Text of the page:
Assembly taking aim at MCIs, IAIs, vacancy de-control

Photo by Sidney Goldberg

Assembly Member Harvey Epstein during a recent tenant lobbying day in Albany (Photo by Sidney Goldberg)

By Sabina Mollot

With the rent regulations set to expire on June 15, the New York State Assembly has set public hearings on May 2 and 9 to discuss a package of proposals aimed at strengthening the current laws.

Among the legislation includes a bill that would end major capital improvement (MCI) rent increases and also require the state housing agency to create a program ensuring property owners maintain a certain level of repair. MCIs are charges tacked on to a tenant’s rent to pay for improvements to the property.

“The major capital improvement rent increase program is a flawed system which has been overly complex for property owners to navigate,” said the bill’s sponsor, Assembly Member Brian Barnwell, “and has been a great disservice in our efforts to preserve the affordable housing stock.”

Another bill would end individual apartment improvements (IAI). Under the current law, landlords are allowed to raise rent after making IAIs, which can range from cosmetic repairs to redoing various rooms.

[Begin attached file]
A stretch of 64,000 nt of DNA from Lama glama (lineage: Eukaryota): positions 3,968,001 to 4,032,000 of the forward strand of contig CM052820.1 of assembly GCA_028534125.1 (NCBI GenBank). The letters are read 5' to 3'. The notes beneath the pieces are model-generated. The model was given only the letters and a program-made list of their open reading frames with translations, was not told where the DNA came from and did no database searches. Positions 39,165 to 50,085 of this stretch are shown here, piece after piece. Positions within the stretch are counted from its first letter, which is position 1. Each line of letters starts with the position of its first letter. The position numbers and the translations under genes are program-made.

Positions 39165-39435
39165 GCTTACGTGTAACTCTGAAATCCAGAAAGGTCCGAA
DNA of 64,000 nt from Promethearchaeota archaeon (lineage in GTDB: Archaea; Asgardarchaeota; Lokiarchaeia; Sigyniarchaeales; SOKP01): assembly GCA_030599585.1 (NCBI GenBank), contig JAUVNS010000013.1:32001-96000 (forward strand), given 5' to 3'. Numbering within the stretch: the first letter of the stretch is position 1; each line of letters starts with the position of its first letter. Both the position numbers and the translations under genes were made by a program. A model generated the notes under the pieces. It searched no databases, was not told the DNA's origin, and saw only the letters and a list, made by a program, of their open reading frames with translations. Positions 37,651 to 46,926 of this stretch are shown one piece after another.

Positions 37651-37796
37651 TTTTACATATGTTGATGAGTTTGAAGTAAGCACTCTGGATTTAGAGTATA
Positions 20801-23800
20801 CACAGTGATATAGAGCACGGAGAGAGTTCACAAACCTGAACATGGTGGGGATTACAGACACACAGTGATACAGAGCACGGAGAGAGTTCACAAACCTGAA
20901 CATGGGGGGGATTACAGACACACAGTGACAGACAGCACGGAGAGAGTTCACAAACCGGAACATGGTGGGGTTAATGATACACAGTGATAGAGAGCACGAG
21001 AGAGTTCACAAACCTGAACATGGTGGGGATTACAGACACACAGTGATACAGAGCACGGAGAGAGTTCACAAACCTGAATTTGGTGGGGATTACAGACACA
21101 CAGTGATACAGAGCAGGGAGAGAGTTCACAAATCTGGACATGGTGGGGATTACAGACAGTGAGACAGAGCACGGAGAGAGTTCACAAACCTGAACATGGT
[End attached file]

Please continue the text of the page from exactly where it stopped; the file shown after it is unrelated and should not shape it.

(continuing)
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Rent Guidelines Board vote and rent regulation debate are both on the horizon

Mike McKee of TenantsPAC (Photo by Sabina Mollot)

By Sabina Mollot

Spring has sprung and every four years in New York means one thing: that government decisions made at the city and state levels will be directly impacting the affordability of over a million stabilized apartments.

The city’s Rent Guidelines Board is beginning the process of debating what this year’s increase will be for renters with its first meeting of the year set for this Thursday. The final vote will be made in late June.

The rent regulations that affect the city, made in the state’s capital, are also set to expire on June 15. Though they’re expected to be renewed, lobbying from both the real estate industry and tenants has already begun to hammer out the details.

Both parties will of course have their hands full in terms of advocacy. What this means for tenants, who don’t necessarily have the time to be in two places at once, is that they should prioritize Albany. So states Michael McKee, treasurer and spokesperson of Tenants Political Action Committee (PAC).

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March for Mueller report

 

By Sidney Goldberg

On Thursday evening, a protest was held to demand the full release of the Mueller report that began in Times Square and ended in Flatiron outside Madison Square Park.

The protest was organized by MoveOn.org together with the Nobody is Above the Law Coalition and was said to be one of almost 300 similar protests around the country yesterday.

There were protest songs led by the group Sing Out, Louise! and a few speakers, including the NYC public advocate, from a stage that was set up on Broadway.

Despite the large turnout of at least hundreds, the event was hampered by a delay in marching, with the crowd being held at Times Square and a half. This caused some grumbling among the participants about the need for all the stage time commanded by the speakers.

Small biz bills called helpful, but not enough

By Sabina Mollot